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United States Military Vehicle General: Guns, G*vins, and Gas Turbines

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7 hours ago, alanch90 said:

So, let me get this straight: the same people who refused for over half a century to even mount an autoloader in a tank

Several US designs have featured autoloaders, most notably the M8 Ridgeway, which was type-classified before being budgeted out.

7 hours ago, alanch90 said:

now want to replace the Abrams with a completely unmanned tank?

The only thing we really know about the Abrams replacement project for now is that GDLS has floated the idea of a 55 ton tank with a variety of different turrets that can be exchanged.

https://defensemaven.io/warriormaven/land/special-report-army-analyzes-detailed-plans-for-future-tank-McrsL3rfUEKEkhJDJ3Lm0Q/

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43 minutes ago, Clan_Ghost_Bear said:

Several US designs have featured autoloaders, most notably the M8 Ridgeway, which was type-classified before being budgeted out.

 

I don't see the love for the M1128 MGS!

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29 minutes ago, alanch90 said:

And tell me, apart from all of these tanks featuring autoloaders, what do they all have in common?

 

You're kind of moving the goalposts, though. You originally said that the US never mounted an autoloader to a tank because of fears over mechanical failure.

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43 minutes ago, alanch90 said:

And tell me, apart from all of these tanks featuring autoloaders, what do they all have in common?

 

1. That was a joke post. 

 

2. These are your exact words:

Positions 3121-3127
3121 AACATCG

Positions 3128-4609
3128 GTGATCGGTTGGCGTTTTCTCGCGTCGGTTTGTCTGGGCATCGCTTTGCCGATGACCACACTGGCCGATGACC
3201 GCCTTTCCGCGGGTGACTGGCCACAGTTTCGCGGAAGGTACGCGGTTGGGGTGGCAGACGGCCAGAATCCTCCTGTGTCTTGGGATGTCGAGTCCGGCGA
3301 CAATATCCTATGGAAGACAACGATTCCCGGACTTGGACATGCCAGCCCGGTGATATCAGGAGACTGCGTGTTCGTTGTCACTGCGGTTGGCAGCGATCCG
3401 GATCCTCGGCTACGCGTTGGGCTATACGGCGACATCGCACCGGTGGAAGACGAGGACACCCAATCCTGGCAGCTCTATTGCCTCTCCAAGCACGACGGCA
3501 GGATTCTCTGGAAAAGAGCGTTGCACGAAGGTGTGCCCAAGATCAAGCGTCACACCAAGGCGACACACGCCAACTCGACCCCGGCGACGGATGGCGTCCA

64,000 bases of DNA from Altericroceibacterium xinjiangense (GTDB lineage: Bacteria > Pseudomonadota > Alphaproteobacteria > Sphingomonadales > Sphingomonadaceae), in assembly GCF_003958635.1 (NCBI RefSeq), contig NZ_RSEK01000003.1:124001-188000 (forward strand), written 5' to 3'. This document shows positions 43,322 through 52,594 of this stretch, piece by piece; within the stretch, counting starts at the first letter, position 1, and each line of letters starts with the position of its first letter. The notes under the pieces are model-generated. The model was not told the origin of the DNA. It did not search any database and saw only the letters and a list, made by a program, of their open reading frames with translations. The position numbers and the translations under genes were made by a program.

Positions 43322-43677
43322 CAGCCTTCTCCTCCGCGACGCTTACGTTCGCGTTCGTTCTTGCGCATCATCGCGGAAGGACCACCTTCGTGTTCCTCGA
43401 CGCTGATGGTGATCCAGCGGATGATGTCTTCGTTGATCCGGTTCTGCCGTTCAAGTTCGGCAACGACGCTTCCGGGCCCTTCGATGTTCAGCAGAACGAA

10 hours ago, alanch90 said:

So, let me get this straight: the same people who refused for over half a century to even mount an autoloader in a tank because "too many moving parts can fail" now want to replace the Abrams with a completely unmanned tank?

 

And those vehicles disproved the statement I bolded. Now, if you had stated “refused to accept a tank, with an autoloader, into service”, well, I would have had less to say, though the M1128 still disproves that. 

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35 minutes ago, Clan_Ghost_Bear said:

 

You're kind of moving the goalposts, though. You originally said that the US never mounted an autoloader to a tank because of fears over mechanical failure.

He should have been more thorough. 

 

The refusal to mount an auto-loader to an actual service vehicle (MBT other tans) was backed by the idea that AL's would increase the complexity of the tank and malfunction at some point. 

This is not "moving the goalposts", it's why the US is still fielding a 4-men crew tank. There will be exceptions that will simply confirm this viewpoint.

 

For anyone pointing the Stryker MGS... that's quite the resounding success. 

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2 minutes ago, XhaxhiEnver said:

He should have been more thorough. 

 

The refusal to mount an auto-loader to an actual service vehicle (MBT other tans) was backed by the idea that AL's would increase the complexity of the tank and malfunction at some point.